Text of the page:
Eighteen people have been arrested after nine police officers were injured in a series of violent clashes over restrictions on flying the union flag in Northern Ireland.
The clashes on Friday night are the latest in a series of violent protests following the decision to reduce the number of days the Union Flag is flown from Belfast city hall.
More than 30 petrol bombs, along with fireworks, ball bearings and masonry, were hurled at police officers during a sustained attack on officers in east Belfast last night.
Officers reported up to 300 people were involved in the disturbances, where nine officers were injured. None received life threatening injuries, but one female officer required medical treatment at the scene.
There were also three attempted vehicle hijackings in the Beersbridge Road area while there was also an attempt to hijack a bus.
Several masked men broke into a commercial property on the O’Neill Road and stole a sum of money.
A water canon was deployed but it was not used.
Stormont First Minister Peter Robinson said violence against the police was a “disgrace” and those behind days of unrest were playing into the hands of dissident republicans.
On Thursday 10 police officers were injured in east Belfast during a demonstration.
Mr Robinson said: “The violence and destruction visited on the PSNI is a disgrace, criminally wrong and cannot be justified.
“Those responsible are doing a grave disservice to the cause they claim to espouse and are playing into the hands of those dissident groups who would seek to exploit every opportunity to further their terror aims.”
He said some demonstrators were employing language borrowed from the republican handbook to demonise police and undermine the DUP through a call for direct rule from London.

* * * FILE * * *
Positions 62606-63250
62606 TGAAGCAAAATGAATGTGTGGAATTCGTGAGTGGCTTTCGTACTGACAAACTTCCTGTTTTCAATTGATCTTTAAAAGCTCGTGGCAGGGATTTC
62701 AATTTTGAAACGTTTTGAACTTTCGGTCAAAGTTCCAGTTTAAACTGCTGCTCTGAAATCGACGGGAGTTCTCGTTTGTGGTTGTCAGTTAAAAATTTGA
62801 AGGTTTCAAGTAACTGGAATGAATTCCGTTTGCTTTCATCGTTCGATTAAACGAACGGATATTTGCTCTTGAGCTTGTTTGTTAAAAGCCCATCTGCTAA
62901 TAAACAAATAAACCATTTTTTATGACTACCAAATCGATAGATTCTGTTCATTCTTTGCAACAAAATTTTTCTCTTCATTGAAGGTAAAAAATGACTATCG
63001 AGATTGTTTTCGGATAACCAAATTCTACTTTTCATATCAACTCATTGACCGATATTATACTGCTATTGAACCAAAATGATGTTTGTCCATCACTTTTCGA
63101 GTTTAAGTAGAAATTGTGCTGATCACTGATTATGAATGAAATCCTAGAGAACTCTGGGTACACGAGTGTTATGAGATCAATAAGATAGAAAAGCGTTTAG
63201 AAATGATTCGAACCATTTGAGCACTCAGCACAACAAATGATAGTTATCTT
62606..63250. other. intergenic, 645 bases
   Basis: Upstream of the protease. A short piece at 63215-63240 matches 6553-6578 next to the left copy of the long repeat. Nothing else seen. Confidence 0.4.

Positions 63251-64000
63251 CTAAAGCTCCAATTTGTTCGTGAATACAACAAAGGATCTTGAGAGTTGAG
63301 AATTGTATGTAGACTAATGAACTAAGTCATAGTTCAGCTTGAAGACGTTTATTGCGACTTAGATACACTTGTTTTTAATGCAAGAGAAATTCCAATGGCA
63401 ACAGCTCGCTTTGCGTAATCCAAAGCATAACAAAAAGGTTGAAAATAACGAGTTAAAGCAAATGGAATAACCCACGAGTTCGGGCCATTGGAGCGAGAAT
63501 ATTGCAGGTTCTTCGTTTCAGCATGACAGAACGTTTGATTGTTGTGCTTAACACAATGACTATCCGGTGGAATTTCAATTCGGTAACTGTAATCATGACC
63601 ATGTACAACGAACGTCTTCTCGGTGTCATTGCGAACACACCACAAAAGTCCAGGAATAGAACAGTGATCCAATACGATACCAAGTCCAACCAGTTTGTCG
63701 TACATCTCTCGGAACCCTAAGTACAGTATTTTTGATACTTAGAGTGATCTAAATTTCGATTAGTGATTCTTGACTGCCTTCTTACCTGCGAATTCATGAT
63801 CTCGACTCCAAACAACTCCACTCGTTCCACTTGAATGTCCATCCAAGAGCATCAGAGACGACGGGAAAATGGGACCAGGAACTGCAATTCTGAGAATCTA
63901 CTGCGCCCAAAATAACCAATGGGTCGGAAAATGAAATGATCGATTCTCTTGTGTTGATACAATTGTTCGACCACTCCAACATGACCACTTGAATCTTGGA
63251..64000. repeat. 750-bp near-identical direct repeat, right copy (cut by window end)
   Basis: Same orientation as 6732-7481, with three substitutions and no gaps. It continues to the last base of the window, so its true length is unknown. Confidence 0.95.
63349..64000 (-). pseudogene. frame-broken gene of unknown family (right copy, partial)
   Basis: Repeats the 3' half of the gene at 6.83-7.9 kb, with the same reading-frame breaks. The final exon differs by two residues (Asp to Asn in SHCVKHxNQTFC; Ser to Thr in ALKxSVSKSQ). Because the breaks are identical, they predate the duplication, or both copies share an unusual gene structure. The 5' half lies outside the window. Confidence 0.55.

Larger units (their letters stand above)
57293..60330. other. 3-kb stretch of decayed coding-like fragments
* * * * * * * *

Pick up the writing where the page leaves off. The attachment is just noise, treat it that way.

“All right-thinking unionists will want to channel their energies into political activity and to support the cause of finding political solutions to the problems that we face,” Mr Robinson said.
“In Northern Ireland the ballot box has primacy and is the only vehicle for choosing the people’s representatives.”
To date more than 40 police officers have been hurt in the violent protests since Belfast City Council took the vote to limit the number of days the flag is flown on 3 December.
Several politicians have also received death threats, while cars and homes have also been damaged.
Conall McDevitt, Social Democratic and Labour Party policing spokesman, said those organising the demonstrations on social media must be held fully responsible for the resultant violence.
“I appeal for calm today and over the weekend and ask people taking part in protests to reflect upon the violence and ask themselves if they want to be associated with that violence and if that is the best way that they feel they can have their voice heard,” he added.
“Nobody is in doubt that some paramilitaries are exploiting these illegal protests to destabilise the situation and ultimately bring violence back on to our streets.”
Nine police injured in unrest in Belfast